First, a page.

Magazine editor, lifestyle commentator, and judge on Nine Network Australia's 'The Block', Neale Whitaker, shares his journey back to true beauty.
Sometimes my partner David and I pack our dogs in the car and head south from Sydney to a little dot on the map where our hearts live. It's neither truly bush nor coast, cottage nor beach house. At the end of a dirt track is an isolated weatherboard house that's not beautiful in any conventional sense. If there's a chill in the air, we'll light a fire and open a bottle of wine or two. There's no TV and intermittent Wi-Fi comes but mostly goes. We'll go to bed when it's dark and rise when it's light with the kookaburras and whip birds. The dogs will point in the breeze as Weimaraners' should and sometimes they'll race the wind by the pounding surf. Each one of those repeated rituals feeds our souls and replenishes joy. And if that's not beauty, then tell me what is.
That may not be the definition of beauty you expect from me. After all, haven't I edited some of our most desirable, aspirational - and downright beautiful - magazines?
Surely, I, of all people, must aspire to more esoteric forms of beauty?
Well, yes and no. I can appreciate the geometric precision of a Magistretti lamp, the craftsmanship of a Wegner chair, or the visceral abstraction of a Dale Frank canvas. And it would be disingenuous to deny the refined aesthetic my career has allowed me to pursue. But that's a prescriptive beauty that - to me - can feel superficial, even contrived. At its most innocuous, an off-the-shelf acquisition of beauty through a catalogue of objects that society has decreed 'beautiful'; and at its most pernicious, perpetuating a belief that beauty comes at a price, the preserve of the wealthy, the privileged and those who ‘get' it.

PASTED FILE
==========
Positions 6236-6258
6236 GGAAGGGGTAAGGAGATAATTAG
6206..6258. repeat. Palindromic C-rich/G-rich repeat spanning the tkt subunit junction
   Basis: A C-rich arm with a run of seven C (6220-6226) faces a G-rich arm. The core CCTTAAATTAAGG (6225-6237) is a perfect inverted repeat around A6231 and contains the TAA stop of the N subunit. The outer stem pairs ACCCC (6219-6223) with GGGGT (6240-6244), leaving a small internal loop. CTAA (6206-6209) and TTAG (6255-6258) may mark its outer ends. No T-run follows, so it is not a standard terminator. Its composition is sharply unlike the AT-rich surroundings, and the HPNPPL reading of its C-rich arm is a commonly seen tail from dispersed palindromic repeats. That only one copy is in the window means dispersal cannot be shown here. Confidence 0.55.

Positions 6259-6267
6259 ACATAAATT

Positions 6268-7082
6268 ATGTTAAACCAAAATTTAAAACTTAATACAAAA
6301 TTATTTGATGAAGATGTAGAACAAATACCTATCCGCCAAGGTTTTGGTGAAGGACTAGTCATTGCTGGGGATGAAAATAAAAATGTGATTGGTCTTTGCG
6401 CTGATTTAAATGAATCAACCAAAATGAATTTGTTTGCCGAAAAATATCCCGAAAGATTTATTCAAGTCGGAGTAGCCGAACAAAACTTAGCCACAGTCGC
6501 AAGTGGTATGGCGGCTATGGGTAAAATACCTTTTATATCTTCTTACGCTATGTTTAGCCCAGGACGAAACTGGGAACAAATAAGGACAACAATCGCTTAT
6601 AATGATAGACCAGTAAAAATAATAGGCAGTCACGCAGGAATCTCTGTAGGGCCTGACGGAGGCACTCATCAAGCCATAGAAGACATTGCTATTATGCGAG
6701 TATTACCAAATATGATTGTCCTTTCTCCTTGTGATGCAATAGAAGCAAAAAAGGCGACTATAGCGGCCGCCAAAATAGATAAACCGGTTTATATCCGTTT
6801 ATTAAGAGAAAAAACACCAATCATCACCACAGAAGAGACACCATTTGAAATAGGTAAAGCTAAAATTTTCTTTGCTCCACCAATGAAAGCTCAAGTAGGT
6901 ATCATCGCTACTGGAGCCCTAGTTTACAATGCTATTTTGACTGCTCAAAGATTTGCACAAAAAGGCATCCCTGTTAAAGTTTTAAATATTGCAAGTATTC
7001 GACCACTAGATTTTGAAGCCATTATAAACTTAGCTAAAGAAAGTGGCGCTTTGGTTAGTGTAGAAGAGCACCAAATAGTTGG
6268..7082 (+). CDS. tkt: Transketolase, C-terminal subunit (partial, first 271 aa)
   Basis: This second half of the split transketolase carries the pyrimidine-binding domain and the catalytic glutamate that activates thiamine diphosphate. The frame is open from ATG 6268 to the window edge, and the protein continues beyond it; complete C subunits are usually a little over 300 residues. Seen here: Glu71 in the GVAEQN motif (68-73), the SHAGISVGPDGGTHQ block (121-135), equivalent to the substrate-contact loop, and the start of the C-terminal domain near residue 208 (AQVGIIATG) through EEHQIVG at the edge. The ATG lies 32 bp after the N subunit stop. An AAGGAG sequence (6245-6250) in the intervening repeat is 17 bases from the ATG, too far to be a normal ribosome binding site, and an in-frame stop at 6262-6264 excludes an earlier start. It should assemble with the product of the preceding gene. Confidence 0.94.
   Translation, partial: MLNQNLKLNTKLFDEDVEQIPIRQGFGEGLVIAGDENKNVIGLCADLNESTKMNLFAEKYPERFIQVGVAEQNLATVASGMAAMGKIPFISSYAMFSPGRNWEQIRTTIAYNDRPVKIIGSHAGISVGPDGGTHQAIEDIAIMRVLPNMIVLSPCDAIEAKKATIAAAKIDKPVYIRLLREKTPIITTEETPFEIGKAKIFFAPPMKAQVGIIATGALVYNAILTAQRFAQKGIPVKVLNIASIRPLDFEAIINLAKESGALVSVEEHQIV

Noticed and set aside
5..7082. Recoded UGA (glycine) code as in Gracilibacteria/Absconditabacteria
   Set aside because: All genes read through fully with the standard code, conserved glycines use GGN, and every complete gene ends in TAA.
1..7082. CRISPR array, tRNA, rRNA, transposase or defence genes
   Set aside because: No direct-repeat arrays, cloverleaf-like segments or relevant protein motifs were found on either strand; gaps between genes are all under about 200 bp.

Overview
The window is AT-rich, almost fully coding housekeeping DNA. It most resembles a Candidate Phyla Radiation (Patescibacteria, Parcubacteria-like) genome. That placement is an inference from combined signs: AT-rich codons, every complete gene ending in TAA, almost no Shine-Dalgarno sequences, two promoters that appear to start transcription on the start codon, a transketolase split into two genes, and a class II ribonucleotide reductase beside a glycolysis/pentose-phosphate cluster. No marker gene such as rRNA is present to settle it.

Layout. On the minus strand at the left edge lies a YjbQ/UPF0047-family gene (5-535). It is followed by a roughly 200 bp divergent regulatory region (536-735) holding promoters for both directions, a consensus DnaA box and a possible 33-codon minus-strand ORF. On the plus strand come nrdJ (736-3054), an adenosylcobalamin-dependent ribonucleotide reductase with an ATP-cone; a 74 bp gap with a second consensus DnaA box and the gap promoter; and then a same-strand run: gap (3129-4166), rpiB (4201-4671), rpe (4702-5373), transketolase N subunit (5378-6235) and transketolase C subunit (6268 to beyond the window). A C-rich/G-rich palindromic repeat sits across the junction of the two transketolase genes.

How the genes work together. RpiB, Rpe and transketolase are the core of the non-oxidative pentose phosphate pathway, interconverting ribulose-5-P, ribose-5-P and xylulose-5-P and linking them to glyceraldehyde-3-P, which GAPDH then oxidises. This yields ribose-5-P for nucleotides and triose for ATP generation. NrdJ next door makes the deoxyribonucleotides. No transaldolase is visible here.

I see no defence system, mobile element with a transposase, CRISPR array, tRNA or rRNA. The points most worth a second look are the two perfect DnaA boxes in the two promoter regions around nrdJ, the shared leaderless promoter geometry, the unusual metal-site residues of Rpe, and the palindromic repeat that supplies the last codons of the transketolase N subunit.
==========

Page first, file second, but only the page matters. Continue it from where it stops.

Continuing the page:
Nonsense. Beauty surrounds us.
Can beauty be observed in the sprouting of new life?
Despite the world's best daily attempts to disabuse me, I still believe beauty is life's default position and that it comes free of charge. Having said that, I also believe that as words, 'beauty' and its adjectival form have lost value and relevance, and I'm as responsible as anyone for their demise.
Was the sushi I ate at lunch really 'beautiful'? Is the car I'm lusting after 'beautiful'? Or that post I just read on Facebook? It's such an easy term to throw around and, like its near neighbour 'luxury', a one-size-fits-all descriptor. Journalists have seized 'beauty' to cover everything from Kardashian-style to contouring hacks to cellulite. 'Beauty' writers are as likely to cover cosmetic surgery and yoga as they are to write on lip colours and fragrances. This is not to denigrate their worth, but merely to demonstrate how 'beauty' has lost its way as a noun.
Beauty deserves respect.
I too must be more judicious in future with my use of these words because beauty deserves respect. I've known that all my life. Even as a child, I understood the glow of wellbeing that emanated from certain things. Like most kids, I loved stuff (what child doesn't love gifts?) but I also learned at an early age to read beauty elsewhere.